1. Track your time
Setting a correct fee begins with tracking the time you spent on certain tasks. That also means that you’ll need to track your time task by task. It doesn’t really matter how you track your time, be it pencil-to-paper or using a digital tool, but in this day and age most people – and clients – prefer a digital system. In some cases you might even be able to log your work using your client’s system. In other cases there are tons of (free) online tools you can use to track your time. Toggl is a great one, for example (and their comics are freaking hilarious). At ACA IT-Solutions, we use Tempo Timesheets for JIRA. But there’s tons of others to choose from! In order to pick the right one for you, ask yourself this:
- Am I working alone or with a team of people whose time I also need to track?
- Do I need to track time worked offline?
- Will I forget I have a timer running? Does the time tracking app have idle detection or a running timer visible no matter what I’m doing?
- Do I need thorough invoicing and expense-tracking tools included? Will I use a separate invoicing system, and if so, which time-tracking apps integrate with it?
- Can I get by with a free time-tracking tool or do I need to pay for a more thorough feature set, and if so, what’s my budget?
Answer these questions for yourself and go through or try out some time tracking apps to see whether they really suit you.
2. Know your pricing
Knowing your pricing includes avoiding feast or famine pricing and knowing your rock bottom. You should find the zone that reflects your value, but leaves room to negotiate. This means you’ll need to do some market research, get a sense of job scope and, if possible, budget from the client before you crunch numbers. Your market research should involve learning the benchmark for rates in your particular industry. Check industry discussion boards and professional networking sites where people swap stories, strategies, magazines and books or ask a professional you trust. Also find out your lowest number — the price you won’t go below, no matter how great the gig is.
Knowing your pricing is not just important for your business, it also avoids a lot of frustration. Going too low or too high with your prices causes stress and costs time. Undercharging can lead to a feeling of being taken advantage of, while asking too much can lead to a loss of potential clients.
3. Communicate your value
If you’ve done your market research properly, you know how much you can charge for your services. But your clients may not. It’s okay to educate a client about what you’re worth. In fact, calculating and communicating your value to your clients is part of your job. It’s not their job to know exactly what you do and what you ask for it, as long as you offer a solution to their problem.
So what’s the best way to communicate your value to your clients? Here are a couple of tips:
- Emphasize exactly what’s included in your pricing so people know exactly what to expect. This means you also may have to talk about things that are not included in your service.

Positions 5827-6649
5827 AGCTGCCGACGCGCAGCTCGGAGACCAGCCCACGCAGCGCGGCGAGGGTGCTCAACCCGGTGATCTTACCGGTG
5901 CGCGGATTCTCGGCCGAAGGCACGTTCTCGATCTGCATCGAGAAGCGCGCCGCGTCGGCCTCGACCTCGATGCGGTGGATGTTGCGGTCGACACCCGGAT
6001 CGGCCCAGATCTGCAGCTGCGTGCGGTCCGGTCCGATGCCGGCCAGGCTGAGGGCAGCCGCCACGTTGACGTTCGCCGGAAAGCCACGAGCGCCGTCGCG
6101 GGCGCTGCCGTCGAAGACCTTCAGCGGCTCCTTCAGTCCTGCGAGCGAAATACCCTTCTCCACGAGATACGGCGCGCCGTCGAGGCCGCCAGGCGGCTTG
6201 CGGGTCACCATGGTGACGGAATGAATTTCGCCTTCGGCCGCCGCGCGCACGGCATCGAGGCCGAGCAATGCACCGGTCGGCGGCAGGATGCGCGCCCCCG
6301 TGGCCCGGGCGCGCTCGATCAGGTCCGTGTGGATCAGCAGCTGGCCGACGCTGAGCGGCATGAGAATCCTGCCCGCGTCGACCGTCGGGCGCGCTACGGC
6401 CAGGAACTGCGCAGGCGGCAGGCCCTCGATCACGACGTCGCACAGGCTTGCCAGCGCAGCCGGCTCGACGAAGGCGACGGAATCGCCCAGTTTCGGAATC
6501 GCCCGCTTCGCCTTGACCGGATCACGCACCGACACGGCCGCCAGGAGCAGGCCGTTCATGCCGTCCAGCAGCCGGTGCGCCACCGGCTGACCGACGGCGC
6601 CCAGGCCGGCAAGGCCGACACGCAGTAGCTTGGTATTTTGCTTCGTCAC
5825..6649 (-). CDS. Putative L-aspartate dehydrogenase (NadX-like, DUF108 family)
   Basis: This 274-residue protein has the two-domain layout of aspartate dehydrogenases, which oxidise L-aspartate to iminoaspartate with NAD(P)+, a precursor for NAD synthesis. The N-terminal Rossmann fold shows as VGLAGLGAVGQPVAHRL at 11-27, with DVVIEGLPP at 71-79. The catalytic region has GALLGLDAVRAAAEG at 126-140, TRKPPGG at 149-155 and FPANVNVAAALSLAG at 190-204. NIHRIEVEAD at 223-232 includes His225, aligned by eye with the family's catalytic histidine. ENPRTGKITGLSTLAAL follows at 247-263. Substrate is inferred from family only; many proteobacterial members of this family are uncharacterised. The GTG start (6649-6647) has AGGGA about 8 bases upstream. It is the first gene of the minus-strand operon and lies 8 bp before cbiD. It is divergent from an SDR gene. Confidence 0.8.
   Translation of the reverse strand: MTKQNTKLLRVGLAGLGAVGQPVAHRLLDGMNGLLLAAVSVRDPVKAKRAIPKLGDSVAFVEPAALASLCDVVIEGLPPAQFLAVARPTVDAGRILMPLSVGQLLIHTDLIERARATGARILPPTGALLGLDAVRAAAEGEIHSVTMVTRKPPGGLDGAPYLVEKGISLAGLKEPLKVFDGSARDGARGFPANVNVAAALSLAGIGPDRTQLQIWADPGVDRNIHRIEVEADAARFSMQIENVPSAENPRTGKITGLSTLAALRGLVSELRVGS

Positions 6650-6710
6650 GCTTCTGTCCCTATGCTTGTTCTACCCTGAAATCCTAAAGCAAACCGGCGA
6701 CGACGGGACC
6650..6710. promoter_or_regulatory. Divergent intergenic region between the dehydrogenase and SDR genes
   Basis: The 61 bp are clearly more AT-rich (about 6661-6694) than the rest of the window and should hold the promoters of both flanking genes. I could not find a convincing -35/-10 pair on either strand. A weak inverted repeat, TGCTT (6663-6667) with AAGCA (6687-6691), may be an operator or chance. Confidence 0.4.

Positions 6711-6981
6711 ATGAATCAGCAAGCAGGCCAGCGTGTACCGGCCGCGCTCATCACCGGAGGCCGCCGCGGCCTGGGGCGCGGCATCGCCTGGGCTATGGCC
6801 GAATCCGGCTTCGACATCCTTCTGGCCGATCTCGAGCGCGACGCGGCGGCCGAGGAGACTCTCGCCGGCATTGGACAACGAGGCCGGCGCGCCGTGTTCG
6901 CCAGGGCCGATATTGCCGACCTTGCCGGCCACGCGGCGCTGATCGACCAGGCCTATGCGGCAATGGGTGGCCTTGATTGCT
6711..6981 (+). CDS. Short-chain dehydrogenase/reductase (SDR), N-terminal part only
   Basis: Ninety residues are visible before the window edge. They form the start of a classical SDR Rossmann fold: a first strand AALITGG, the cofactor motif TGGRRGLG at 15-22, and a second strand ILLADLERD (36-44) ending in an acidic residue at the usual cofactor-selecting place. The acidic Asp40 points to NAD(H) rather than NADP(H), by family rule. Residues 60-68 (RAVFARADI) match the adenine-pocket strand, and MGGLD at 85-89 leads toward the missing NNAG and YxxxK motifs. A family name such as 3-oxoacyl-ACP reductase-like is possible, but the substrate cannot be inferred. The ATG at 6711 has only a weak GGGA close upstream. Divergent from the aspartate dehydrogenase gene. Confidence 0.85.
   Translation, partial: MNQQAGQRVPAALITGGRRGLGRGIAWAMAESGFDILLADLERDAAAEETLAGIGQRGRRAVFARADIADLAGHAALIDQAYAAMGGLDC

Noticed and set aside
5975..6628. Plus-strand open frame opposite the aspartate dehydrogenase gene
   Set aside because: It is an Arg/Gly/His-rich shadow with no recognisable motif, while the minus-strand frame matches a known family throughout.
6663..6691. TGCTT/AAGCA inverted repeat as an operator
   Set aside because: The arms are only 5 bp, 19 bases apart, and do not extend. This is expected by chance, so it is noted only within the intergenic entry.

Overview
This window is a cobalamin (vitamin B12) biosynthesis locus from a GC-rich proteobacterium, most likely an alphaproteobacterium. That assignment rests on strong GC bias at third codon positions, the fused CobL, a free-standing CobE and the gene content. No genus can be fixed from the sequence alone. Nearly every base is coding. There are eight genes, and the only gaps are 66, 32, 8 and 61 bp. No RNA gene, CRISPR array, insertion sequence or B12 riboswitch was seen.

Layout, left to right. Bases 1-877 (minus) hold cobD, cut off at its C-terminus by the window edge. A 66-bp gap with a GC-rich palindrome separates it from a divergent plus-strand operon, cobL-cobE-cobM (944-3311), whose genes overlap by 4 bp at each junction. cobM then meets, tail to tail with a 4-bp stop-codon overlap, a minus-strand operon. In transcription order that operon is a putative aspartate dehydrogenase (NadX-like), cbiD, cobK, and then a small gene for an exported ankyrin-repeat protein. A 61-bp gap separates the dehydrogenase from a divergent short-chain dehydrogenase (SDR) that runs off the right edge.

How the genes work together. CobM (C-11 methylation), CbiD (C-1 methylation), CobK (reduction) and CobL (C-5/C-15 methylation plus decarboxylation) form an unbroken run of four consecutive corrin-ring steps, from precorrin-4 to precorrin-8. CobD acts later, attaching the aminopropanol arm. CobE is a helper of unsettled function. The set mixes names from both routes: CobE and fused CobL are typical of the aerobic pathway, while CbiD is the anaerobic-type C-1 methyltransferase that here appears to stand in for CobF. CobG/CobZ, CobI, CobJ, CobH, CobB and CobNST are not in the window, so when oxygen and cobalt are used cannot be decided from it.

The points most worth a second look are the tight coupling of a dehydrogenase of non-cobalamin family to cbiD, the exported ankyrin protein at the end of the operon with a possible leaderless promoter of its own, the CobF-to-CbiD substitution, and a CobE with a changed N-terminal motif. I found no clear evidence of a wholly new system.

- Explain to your clients where their money goes. You might relate to this yourself: how often have you gone shopping and wondered why something costs that much? A great way to build trust with your audience (and set yourself apart) is to tell them just that. Explain exactly where your buyers’ money goes and why you charge what you do. Online or in-person, this kind of transparency is rare and seeing this information readily available alongside your price tags lets your audience know that you’re not just out to turn a profit.
- Measure how satisfied your clients are with your level of communication and transparency. Do this when clients decide to take you on for the job, but also when they don’t. This may reveal some interesting information that you can use to your advantage in the future! You might feel you’re doing an excellent work of maintaining communication with your clients, but without direct input from your clients themselves, there might be a nasty surprise in store.
4. Prices don't have to be fixed
Earlier in this blog, we discussed finding the “zone” that reflects your value. That means your prices shouldn’t always be exactly the same. Don’t fear fluctuation. In some industries, it’s pretty much “one price fits all” for a given task. But if there’s a price spectrum, why not quote ’em as you see ’em?
Do you anticipate hours of meetings and revisions in your future? Perhaps there’s tons of overhead? Think of the cost to you of serving that client: you won’t have time for other projects and you’ll have to deal more with the less fun parts of your job. And if it’s your busy season or you’re cramming this gig onto an already full plate, that can be another reason to raise your prices.
On the other hand, will this gig boost your career, add visibility, or give you a new skill? Do you believe in the project and want to help it happen? Do you need the work? All valid reasons to allow a (reasonable) discount.
In this blog post, we’ve shortly discussed 4 strategies to help you set the right fee as a freelancer. The two most obvious ones are tracking your time and knowing the pricing zone that feels comfortable for you. Additionally, you should let others know what price you think you are worth and why. Communicating your value to your clients is essential. Don’t think of it as a way to justify your prices to them, but rather as a way to build trust. Finally, your prices shouldn’t be set in stone. Depending on the situation, it’s fair to raise or lower your prices by a bit.
We hope this blog has helped you set the right fees for you! If you’re looking for a new gig, check out all the current opportunities on our website!